e are going to silence that bell. I made that pledge as Founder and President of the PA Breast Cancer Coalition nearly twenty years ago as we stood upon the steps in the Capitol Rotunda and heard the bell sound every three minutes - signaling another woman whose life was about to be forever changed by breast cancer. Today, I remain as committed as ever to our mission of finding a cure for breast cancer now... so our daughters won’t have to. The bell still tolls far too frequently, with statistics showing that nearly 1 in 8 women will be diagnosed with breast cancer in her lifetime. Each day 32 women are diagnosed in Pennsylvania. However, thanks to early detection and improved treatment, the prognosis for those facing breast cancer is far better than it would otherwise be. I am proud of the contributions the PBCC has made toward making life better for those of us facing breast cancer. We have played an instrumental role in ensuring that all women 40 and older can get an annual mammogram. We’ve worked to secure free treatment for uninsured and underinsured women in Pennsylvania. We’ve provided a guidebook on insurance to help address complicated matters. We have comforted women who may have just recently been diagnosed, embraced women in the midst of their battle, mourned women taken far too soon, and celebrated women who finally heard the words that they are cancer-free. We’ve done all of this and more for twenty years, and will do it for twenty more and beyond until we are able to silence that bell and find a cure once and for all.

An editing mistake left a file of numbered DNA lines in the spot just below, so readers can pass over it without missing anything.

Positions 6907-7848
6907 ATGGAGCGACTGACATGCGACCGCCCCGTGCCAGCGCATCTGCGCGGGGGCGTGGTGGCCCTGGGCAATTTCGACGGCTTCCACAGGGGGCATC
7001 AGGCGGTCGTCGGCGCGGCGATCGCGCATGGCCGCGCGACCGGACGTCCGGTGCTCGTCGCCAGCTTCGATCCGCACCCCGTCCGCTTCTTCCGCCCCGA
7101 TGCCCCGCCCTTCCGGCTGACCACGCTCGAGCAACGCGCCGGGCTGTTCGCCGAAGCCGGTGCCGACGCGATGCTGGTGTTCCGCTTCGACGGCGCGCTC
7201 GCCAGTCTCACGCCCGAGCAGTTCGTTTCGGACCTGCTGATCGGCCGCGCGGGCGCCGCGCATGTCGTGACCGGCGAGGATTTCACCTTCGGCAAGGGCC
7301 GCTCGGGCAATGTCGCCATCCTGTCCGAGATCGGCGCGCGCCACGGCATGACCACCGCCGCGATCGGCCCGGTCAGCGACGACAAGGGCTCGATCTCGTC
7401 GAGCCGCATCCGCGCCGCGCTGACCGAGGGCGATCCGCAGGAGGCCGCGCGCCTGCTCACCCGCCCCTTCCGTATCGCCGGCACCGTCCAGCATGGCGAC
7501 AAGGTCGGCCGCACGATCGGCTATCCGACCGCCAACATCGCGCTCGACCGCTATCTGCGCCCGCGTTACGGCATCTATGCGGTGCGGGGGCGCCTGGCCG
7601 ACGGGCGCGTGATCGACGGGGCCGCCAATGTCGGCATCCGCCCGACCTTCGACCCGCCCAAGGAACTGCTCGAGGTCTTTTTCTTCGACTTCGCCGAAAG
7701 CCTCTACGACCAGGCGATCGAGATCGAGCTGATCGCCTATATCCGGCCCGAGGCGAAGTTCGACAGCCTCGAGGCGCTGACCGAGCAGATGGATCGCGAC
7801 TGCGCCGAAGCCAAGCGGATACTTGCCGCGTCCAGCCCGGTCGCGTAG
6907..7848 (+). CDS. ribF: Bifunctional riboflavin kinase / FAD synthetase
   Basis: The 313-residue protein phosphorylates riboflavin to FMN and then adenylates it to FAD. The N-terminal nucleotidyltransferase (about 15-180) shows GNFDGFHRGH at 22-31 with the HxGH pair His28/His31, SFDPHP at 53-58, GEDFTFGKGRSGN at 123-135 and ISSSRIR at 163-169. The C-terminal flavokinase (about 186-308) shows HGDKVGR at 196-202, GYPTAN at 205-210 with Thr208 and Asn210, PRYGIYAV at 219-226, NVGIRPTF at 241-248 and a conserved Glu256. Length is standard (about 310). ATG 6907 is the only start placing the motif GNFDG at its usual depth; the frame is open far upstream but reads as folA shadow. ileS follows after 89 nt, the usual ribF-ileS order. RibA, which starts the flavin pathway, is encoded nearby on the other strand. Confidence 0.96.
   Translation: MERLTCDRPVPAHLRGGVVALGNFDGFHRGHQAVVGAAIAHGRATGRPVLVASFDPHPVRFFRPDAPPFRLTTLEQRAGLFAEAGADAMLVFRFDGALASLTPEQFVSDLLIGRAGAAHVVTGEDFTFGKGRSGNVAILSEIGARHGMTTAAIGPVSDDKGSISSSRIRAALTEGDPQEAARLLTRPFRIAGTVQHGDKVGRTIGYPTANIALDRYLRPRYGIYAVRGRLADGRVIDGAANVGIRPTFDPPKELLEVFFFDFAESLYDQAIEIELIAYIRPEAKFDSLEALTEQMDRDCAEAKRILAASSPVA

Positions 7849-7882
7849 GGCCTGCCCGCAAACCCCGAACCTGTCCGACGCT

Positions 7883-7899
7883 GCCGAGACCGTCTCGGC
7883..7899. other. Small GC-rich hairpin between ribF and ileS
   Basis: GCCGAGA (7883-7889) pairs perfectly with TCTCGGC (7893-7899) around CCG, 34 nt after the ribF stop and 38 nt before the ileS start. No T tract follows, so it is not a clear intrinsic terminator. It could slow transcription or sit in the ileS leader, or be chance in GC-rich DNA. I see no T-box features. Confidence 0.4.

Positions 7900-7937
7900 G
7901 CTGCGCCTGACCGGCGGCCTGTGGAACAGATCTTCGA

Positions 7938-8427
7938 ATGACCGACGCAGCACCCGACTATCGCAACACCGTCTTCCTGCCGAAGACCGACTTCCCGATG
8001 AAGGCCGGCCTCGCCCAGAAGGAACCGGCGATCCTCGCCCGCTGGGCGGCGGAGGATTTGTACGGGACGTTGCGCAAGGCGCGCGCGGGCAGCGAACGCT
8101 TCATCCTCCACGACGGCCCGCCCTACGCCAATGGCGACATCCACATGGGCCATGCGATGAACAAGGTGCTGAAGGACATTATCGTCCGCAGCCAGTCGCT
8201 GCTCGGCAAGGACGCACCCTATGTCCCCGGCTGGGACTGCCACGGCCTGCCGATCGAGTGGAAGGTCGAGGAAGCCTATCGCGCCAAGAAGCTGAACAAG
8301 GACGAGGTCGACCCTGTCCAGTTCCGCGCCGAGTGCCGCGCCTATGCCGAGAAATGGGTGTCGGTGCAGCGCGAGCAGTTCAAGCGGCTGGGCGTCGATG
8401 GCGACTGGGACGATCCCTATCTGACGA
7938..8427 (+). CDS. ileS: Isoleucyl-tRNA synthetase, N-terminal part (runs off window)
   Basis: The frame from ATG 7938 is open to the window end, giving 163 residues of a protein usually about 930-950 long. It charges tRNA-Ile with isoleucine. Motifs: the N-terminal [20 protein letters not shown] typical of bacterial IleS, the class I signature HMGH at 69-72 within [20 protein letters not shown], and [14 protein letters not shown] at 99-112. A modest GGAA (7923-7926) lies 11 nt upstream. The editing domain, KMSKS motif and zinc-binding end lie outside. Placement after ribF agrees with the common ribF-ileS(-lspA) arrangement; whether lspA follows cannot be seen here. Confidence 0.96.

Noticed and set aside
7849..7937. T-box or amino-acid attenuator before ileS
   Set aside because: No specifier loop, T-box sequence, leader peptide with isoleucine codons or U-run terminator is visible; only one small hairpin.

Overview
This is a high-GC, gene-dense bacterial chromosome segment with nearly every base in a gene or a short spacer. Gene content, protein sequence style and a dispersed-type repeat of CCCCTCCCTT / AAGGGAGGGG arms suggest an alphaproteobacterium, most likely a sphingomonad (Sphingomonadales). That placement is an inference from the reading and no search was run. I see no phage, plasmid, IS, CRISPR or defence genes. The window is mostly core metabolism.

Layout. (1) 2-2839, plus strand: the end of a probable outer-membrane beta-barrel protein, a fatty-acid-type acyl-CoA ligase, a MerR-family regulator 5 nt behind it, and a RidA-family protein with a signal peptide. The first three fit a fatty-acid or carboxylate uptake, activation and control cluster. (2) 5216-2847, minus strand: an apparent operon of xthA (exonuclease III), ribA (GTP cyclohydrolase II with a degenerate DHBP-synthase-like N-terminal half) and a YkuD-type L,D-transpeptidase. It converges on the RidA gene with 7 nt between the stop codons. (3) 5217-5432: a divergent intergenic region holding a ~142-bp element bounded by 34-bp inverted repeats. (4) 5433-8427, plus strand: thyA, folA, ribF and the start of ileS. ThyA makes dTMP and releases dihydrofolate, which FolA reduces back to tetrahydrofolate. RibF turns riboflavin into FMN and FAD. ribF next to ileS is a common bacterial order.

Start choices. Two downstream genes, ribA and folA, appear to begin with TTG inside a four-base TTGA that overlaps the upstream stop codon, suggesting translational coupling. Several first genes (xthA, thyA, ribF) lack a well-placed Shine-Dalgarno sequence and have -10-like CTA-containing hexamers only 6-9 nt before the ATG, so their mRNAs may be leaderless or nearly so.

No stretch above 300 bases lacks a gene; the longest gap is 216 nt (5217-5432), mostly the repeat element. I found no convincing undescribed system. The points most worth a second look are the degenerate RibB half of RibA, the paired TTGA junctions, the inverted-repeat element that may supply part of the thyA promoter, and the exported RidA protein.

PBCC STAFF Erica Croce Michelle Goodreau Tricia Grove Natalie Kopp Dolores Magro Kristen Snoke

FrontLine is published as a quarterly communique for the information of the supporters and friends of the PA Breast Cancer Coalition. All rights reserved. No portion of this publication may be reproduced or distributed without permission from the PA Breast Cancer Coalition. Amy Collins Law, Editor


Lesley Ridge

Mary Ann Cupples Wisniowski FRONTLINE - SPRING 2013

Pat Halpin-Murphy

“Today, I remain as committed as ever to our mission of finding a cure for breast cancer our daughters won’t have to.” - Pat Halpin-Murphy

New Board Members/Staff

v We are pleased to announce Lesley Ridge and Mary Ann Cupples Wisniowski have joined the PBCC Board of Directors. Lesley is a social media expert, small business owner, and daughter of former Governor and First Lady Michele Ridge. She is Vice President for Northwestern PA. Mary Ann is a 14-year breast cancer survivor, retired educator and an activist who will serve as Vice President for Southwestern PA. Welcome, Lesley and Mary Ann! v Erica Croce has joined the PBCC staff as Program Coordinator. Erica, a marketing graduate of Indiana University of Pennsylvania, is responsible for planning the PA Breast Cancer Coalition Conference. She also coordinates the Refunds for Research events and the Friends Like Me program. Welcome, Erica!





Cindy Spinello, Union County Diagnosis Despite regular mammograms, annual examinations, self-breast checks, and no family history, I was diagnosed with stage 4 breast cancer in July 2012. I am 48, married to a wonderful man, and have a terrific 15-year-old son. When my cancer was diagnosed it had already spread to my spine, stomach, ovaries, and numerous lymph nodes. As many of you know it is a terrifying time. I struggled with all the horrible thoughts in my mind that all cancer patients face, but when the initial shock wore off; I relied on my faith in God to grant me strength, courage and hope.